Forthcoming issues of Point Lookout

A possibly difficult choiceComing April 21: Choice-Supportive Bias
Choice-supportive bias is a cognitive bias that causes us to evaluate our past choices as more fitting than they actually were. The erroneous judgments it produces can be especially costly to organizations interested in improving decision processes. Available here and by RSS on April 21.
Two people engaged in pair collaborationAnd on April 28: The Self-Explanation Effect
In the learning context, self-explanation is the act of explaining to oneself what one is learning. Self-explanation has been shown to increase the rate of acquiring mastery. The mystery is why we don't structure knowledge work to exploit this phenomenon. Available here and by RSS on April 28.

Coaching services

I offer email and telephone coaching at both corporate and individual rates. Contact Rick for details at rbrenGBFYqdeDxZESDSsjner@ChacmtFQZGrwOdySPdSsoCanyon.com or (650) 787-6475, or toll-free in the continental US at (866) 378-5470.

Get the ebook!

Past issues of Point Lookout are available in six ebooks:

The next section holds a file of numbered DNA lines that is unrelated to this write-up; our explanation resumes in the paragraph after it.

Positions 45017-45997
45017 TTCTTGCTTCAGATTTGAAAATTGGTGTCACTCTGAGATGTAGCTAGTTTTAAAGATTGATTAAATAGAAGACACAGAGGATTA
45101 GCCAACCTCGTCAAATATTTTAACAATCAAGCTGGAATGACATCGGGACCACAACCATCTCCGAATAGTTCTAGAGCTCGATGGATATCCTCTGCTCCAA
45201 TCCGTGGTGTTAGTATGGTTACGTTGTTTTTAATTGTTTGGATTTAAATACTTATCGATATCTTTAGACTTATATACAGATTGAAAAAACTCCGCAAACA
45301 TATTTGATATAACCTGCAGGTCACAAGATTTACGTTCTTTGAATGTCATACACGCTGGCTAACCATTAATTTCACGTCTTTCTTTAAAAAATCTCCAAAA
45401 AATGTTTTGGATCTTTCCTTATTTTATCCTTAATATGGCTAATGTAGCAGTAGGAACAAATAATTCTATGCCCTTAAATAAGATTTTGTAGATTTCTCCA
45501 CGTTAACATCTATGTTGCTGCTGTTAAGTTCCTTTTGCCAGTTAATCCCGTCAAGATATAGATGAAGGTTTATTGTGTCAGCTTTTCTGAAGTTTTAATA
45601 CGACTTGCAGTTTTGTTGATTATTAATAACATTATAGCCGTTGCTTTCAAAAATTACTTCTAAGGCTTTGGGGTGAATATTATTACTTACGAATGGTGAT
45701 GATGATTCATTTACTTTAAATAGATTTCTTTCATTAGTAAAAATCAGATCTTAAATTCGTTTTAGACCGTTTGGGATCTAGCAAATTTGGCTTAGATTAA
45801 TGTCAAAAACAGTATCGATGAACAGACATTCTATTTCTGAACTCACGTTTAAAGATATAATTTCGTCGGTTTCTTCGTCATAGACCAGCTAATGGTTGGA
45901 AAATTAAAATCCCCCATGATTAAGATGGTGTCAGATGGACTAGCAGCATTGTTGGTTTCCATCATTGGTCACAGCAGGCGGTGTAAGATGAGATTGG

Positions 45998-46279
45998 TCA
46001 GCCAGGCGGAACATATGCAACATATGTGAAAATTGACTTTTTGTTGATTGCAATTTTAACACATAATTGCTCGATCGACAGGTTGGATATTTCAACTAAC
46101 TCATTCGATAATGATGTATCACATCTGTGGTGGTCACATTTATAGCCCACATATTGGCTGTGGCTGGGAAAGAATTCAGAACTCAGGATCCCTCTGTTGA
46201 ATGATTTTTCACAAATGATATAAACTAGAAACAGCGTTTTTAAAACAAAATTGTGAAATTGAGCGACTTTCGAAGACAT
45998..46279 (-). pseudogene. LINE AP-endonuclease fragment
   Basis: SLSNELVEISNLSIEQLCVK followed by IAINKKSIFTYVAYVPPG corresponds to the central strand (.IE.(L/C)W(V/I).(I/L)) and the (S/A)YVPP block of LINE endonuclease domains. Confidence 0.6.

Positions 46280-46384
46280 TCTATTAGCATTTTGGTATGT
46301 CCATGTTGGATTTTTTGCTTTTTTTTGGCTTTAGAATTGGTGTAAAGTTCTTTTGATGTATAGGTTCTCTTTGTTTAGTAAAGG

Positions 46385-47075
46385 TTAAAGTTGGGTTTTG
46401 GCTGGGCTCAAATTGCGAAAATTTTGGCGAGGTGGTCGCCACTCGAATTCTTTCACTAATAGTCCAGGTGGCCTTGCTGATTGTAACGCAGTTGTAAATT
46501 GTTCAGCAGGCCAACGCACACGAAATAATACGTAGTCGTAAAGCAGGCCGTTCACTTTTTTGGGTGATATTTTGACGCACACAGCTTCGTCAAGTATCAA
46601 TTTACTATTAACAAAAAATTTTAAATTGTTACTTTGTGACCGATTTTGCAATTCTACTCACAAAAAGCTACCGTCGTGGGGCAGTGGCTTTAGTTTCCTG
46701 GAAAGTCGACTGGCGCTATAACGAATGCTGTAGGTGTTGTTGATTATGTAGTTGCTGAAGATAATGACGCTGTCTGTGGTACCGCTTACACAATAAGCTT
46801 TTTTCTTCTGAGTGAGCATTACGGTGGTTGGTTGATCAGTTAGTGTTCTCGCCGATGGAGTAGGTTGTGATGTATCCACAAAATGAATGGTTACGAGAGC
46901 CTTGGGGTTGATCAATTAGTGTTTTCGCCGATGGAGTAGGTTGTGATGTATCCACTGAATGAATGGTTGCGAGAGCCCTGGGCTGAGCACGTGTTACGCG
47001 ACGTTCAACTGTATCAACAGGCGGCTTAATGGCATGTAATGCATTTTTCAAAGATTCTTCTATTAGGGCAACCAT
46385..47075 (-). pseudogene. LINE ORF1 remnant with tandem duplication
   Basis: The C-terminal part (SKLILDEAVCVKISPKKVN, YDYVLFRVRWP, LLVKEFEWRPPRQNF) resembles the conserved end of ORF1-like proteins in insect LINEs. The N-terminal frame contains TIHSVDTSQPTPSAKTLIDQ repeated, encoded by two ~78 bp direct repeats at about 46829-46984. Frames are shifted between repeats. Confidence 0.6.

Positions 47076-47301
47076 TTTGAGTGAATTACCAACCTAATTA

Reprinting this article

Are you a writer, editor or publisher on deadline? Are you looking for an article that will get people talking and get compliments flying your way? You can have 500-1000 words in your inbox in one hour. License any article from this Web site. More info

Public seminars

The Power Affect: How We Express Our Personal Power

Many The Power Affect: How We Express Personal Powerpeople who possess real organizational power have a characteristic demeanor. It's the way they project their presence. I call this the power affect. Some people — call them power pretenders — adopt the power affect well before they attain significant organizational power. Unfortunately for their colleagues, and for their organizations, power pretenders can attain organizational power out of proportion to their merit or abilities. Understanding the power affect is therefore important for anyone who aims to attain power, or anyone who works with power pretenders. Read more about this program.